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7 Benefits of Physical Therapy for Hip Pain

Almost one-half of the population of older adults report they deal with either hip or knee pain. Hip pain is debilitating and can lead to loss of work or spending time with loved ones. It can also keep you up at night, reduce mobility, and lead to overusing medications.

Physical therapy is a great tool for hip pain solutions. A qualified physical therapist can use safe and effective strategies for improving your pain and quality of life. 

If you have an interest in learning about the seven benefits of physical therapy for hip pain, then keep reading on. 

1. Nerve or Musculoskeletal Pain?

Any time you have pain, it is helpful to do a quick assessment. Keep in mind – pain is not always an indicator of how severe an injury is, but it can help give you a good baseline.

For example, is your pain sharp? Does it travel down your legs? 

Nerve pain is different from muscle pain. Nerve pain happens when the nerves become pinched or irritated. This often leads to sharp, stabbing pain.

In your hip, it can also present with numbness, tingling, or radiating pain down the leg. 

Musculoskeletal pain can be the result of joint or soft tissue damage. These injuries fall under sprains, strains, fractures, and more.

If you have arthritis, you might notice pain when you are standing. You might also have worsening pain with specific movements, or notice it first thing in the morning. Many types of pain can be assessed and diagnosed with physical therapy – even nerve pain. 

2. Skilled and Non-Invasive Techniques

Physical therapists are trained healthcare professionals who have completed graduate-level schooling such as the doctoral trained physical therapists in our practice. They are specialized in hands-on techniques for improving mobility and function, while reducing pain for a variety of injuries, illnesses, and diseases.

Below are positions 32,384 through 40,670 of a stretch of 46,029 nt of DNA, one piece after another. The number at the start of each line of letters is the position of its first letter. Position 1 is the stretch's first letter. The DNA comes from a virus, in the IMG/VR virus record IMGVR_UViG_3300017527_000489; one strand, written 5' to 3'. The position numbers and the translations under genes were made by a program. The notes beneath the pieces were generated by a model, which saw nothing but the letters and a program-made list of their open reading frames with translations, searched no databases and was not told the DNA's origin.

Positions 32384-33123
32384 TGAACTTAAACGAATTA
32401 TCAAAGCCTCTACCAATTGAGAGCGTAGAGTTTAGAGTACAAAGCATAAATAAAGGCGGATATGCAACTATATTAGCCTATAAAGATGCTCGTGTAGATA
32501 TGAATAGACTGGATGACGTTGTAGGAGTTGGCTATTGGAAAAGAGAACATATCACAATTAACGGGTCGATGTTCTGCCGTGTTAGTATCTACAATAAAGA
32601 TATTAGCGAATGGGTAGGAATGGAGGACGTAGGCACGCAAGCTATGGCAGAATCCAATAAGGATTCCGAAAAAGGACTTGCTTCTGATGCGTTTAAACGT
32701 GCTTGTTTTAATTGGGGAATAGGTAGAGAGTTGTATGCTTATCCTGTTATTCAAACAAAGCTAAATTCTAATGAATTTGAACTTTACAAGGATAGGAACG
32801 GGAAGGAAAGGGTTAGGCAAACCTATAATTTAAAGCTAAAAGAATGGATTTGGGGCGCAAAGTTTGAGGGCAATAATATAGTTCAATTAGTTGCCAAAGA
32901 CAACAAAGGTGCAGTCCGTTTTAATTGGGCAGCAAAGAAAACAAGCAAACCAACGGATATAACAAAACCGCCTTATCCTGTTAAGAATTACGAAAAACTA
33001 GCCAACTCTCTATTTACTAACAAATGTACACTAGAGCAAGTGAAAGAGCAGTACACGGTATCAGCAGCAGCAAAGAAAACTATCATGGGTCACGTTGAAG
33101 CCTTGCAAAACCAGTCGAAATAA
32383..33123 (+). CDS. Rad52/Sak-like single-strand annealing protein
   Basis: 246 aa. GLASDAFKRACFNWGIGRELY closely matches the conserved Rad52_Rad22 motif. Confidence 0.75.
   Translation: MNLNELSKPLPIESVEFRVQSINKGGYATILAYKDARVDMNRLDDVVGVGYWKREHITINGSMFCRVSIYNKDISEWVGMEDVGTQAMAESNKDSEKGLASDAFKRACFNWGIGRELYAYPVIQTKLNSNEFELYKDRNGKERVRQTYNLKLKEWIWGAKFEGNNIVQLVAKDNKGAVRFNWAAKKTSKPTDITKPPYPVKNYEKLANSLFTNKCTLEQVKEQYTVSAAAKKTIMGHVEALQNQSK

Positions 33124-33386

They use non-invasive approaches that help strengthen and mobilize problematic areas. These professionals utilize different treatments in therapy, such as:

  • Joint mobilizations
  • Soft tissue manipulation
  • Manual therapy
  • Dry Needling
  • Instrument assisted soft tissue mobilization
  • Exercises
  • Range-of-motion
  • Stretching
  • Modalities

Some common types of modalities are things like electrical stimulation, ultrasound, and more. 

3. Diagnosing Other Conditions 

Hip pain and physical therapy go hand-in-hand. A physical therapist will start with an initial evaluation. During this evaluation, your therapist might test the strength of your muscles, assess your range of motion, or ask you to perform some functional movements. 

At this time, you and your physical therapist will talk about where your pain is and what causes it. It helps to have a journal that documents when and how severe your pain is throughout the day. 

Physical therapy treatment is often successful in managing musculoskeletal hip conditions without the need for diagnostic testing, however, the therapist may suggest further imaging in certain situations. If you have a fracture, arthritis, or dislocation, it will show up in an X-Ray.  MRIs can give a better viewpoint of soft tissues, such as muscles, ligaments, and tendons. X-rays and MRIs can give a clearer picture of the anatomic pathology which can help guide the therapist in determining the appropriate interventions to treat the functional impairments.